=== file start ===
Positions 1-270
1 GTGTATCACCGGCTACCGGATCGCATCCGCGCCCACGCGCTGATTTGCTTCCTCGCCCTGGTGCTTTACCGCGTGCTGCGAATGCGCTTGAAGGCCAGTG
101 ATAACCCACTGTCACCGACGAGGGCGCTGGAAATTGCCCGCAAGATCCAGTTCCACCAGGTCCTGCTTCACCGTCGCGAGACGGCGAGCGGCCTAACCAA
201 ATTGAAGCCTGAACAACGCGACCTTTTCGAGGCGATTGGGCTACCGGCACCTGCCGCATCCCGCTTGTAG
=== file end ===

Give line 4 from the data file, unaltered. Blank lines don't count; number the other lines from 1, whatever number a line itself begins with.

201 ATTGAAGCCTGAACAACGCGACCTTTTCGAGGCGATTGGGCTACCGGCACCTGCCGCATCCCGCTTGTAG